5. How do you balance family/work/training/competing?
I used to teach kindergarten but am currently a stay-at-home mom.  Family always comes first.  I have two kids and a great husband whom I devote my attention to first.  Training and racing are scheduled around that.  Most of my training happens sometime during the day to allow my husband time when he gets home from work to get a bit of exercise in too. Oftentimes my training rides/runs with the Chariot take place after I have taken the kids swimming at the Glenwood Hot Springs pool where we have a family pass.  While my legs usually feel like crap after being in the hot water I find that my kids are content to sit in the Chariot, eat snacks, take naps, and simply hang out.  Obviously it’s not the most effective way to train, but when you have kids you’re training with it works pretty darn well.
6. Any tips or advice you would have for other moms with goals of getting back in shape or even competing again after having children?
 First, I would encourage all new moms to read Dr. James Clapp’s book Exercising During pregnancy.  Also, take out the word “training” and replace it with “exercising” when you are pregnant.  Make sure that you keep a healthy balance of your time devoted to family, work, training, and racing.  I would sometimes find myself comparing myself with other professional mom athletes and wanting to race and do as much as them.  But, I had to be mindful of the fact that our family lifestyle was not the same as their’s.  So, plan to be mindful of your family’s lifestyle and your time.  Also, plan to be flexible with your structured training plan if you have one.  And, don’t run too much with a double Chariot!  I have Plantar Fasciitis tendonitis in my foot due to the 70 pound stress load from when I started running hills and intervals with our Chariot late last winter.  In fact, I have only ran two times since late December and that included XTERRA West Championships this past April.  That probably explains my terrible run split at the race!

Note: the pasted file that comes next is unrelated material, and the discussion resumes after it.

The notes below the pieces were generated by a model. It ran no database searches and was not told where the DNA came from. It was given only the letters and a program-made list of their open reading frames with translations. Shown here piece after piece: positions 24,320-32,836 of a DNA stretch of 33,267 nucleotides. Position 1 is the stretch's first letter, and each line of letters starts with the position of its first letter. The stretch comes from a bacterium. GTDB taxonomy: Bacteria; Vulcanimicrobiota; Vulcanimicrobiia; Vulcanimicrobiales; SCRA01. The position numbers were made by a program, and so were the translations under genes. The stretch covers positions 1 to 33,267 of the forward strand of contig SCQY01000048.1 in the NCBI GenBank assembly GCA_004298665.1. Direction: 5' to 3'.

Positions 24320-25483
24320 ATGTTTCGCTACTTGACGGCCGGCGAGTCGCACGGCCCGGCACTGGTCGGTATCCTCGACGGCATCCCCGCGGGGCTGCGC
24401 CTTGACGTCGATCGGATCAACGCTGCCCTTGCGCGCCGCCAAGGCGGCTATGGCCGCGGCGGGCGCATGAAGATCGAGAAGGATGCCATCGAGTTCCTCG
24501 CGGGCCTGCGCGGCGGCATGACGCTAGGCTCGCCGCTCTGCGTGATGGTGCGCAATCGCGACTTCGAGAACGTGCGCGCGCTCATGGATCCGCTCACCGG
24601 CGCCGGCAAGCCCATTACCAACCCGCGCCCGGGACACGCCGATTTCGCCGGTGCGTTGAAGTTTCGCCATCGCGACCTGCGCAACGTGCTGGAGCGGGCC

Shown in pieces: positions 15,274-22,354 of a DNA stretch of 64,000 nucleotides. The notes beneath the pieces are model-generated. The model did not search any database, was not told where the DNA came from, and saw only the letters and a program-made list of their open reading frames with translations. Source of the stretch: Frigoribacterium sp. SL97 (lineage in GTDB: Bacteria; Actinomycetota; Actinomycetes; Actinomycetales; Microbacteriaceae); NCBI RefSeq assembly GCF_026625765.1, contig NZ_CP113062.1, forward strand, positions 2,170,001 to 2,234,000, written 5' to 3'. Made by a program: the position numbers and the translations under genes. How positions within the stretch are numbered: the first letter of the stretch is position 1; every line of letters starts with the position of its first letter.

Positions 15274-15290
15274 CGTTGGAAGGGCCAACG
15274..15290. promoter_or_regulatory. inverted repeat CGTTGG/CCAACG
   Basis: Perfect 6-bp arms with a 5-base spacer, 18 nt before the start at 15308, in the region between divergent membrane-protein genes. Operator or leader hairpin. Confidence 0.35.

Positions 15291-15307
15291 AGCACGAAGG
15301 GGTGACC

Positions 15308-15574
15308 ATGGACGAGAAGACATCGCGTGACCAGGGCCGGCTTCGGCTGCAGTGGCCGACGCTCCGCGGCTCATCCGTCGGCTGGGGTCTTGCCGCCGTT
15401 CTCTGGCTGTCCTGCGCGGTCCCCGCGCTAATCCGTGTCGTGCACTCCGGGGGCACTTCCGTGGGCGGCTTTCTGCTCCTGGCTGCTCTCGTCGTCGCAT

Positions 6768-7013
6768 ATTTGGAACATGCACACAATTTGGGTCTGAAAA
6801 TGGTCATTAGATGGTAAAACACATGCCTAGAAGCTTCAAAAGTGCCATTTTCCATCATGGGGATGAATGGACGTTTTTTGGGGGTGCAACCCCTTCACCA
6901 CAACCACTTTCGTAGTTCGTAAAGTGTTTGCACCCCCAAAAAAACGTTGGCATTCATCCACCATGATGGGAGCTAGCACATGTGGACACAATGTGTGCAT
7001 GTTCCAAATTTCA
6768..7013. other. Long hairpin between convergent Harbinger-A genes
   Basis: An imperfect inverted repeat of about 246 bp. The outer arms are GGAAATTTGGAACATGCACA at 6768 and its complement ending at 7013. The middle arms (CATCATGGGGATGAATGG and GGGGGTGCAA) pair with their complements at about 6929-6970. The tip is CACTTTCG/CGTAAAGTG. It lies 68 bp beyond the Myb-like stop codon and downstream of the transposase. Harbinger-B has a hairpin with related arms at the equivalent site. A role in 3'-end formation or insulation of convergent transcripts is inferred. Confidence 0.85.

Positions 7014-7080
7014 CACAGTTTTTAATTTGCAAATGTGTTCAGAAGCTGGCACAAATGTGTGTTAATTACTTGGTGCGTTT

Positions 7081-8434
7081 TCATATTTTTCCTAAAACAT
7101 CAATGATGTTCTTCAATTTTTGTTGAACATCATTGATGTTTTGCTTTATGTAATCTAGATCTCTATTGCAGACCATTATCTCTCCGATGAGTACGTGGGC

Thanks Kelley! You can follow her adventures on her blog here!

Xterra West Championship Story

Well, the first race of 2013 is in the bag. It was hot, windy, and dusty but I focused on enjoying life in the in the desert for two days between leaving and returning to mid-April snow storms in Calgary, gheesh!

l-r: Melanie McQuaid, Suzie Snyder, Lesley Paterson, Shonny Valandingham, Me

l-r: Melanie McQuaid, Suzie Snyder, Lesley Paterson, Shonny Valandingham, Me

The full-distance Xterra race went off at 10:30 am, a later start than usual. It was already heating up pretty good (the high reached over 90F (28C) by midday). Once my Orca Alpha wetsuit was on, to avoid boiling over I was happy to slip into the cool 57F water for a warm-up, while it was cold to the face at first, once swimming a bit it was perfect. Once the Pro wave was away and swimming I was happy to find myself still with a pack of swimmers and getting some draft by 400m in, woohoo. I stayed with my small pack. After the second buoy in the one lap swim we headed back to the start against a headwind and bit of a chop. I unfortunately lost my pack and was back about 25 seconds by the finish. I kept stroking hard and had a good swim time relative to the competition for me in the end.

Once on the bike I was feeling better than I thought I would for getting the winter cobwebs and the first sensations of race pace pain out of the way. I focused on climbing smooth and steady and was having fun on the descents. My Maxxis Ikon tires were perfect for the loose rocky descents, and my Luna team Orbea Alma 29er bike was feeling light on the climbs. I also absolutely love our new Shimano XTR Shadow Plus rear derailleur. (It has a one-way friction clutch that only engages when the derailleur’s cage moves forward, which typically (and frequently) happens when the bike rolls over rough terrain like on this Vegas course. It practically eliminates slap and, because it keeps the chain under tension, it also limits the chance of a chain dropping off the chain rings!) Other than the fact the wind was getting crazy and came close to blowing us off course on the open moonscape. I made up a few spots by the end of the bike as started the run in 5th place.

Unfortunately, I also started the run thirsty in the heat, unusual for me and not a great sign! With a good swim, and a pretty decent bike for me on this repeat course, the run is what was the most disappointing. It was definitely a real struggle in the full hot sun. With virtually no flat running, and steep ups and downs, I did not feel like I was moving fast at all, and my coordination was not good for descending. I almost fell flat on my face a few times but saved it! In the end I came within a minute of catching 4th place Mel McQuaid but it wasn’t enough. Lesley Paterson’s fitness is on another planet right now and she finished 4th overall and destroyed the women’s field with a 12 minute lead on 2nd place, my LUNA teammate, Suzie Synder, followed by Shonny Vanlandingham in 3rd. But overall, I am satisfied given the month of crazy travel I’ve had with work and team commitments coming into this race. It was a solid start and I’m looking forward to building fitness and form (with more outdoor training time if spring ever arrives here at home!) with over 6 months of racing still to come, woohoo!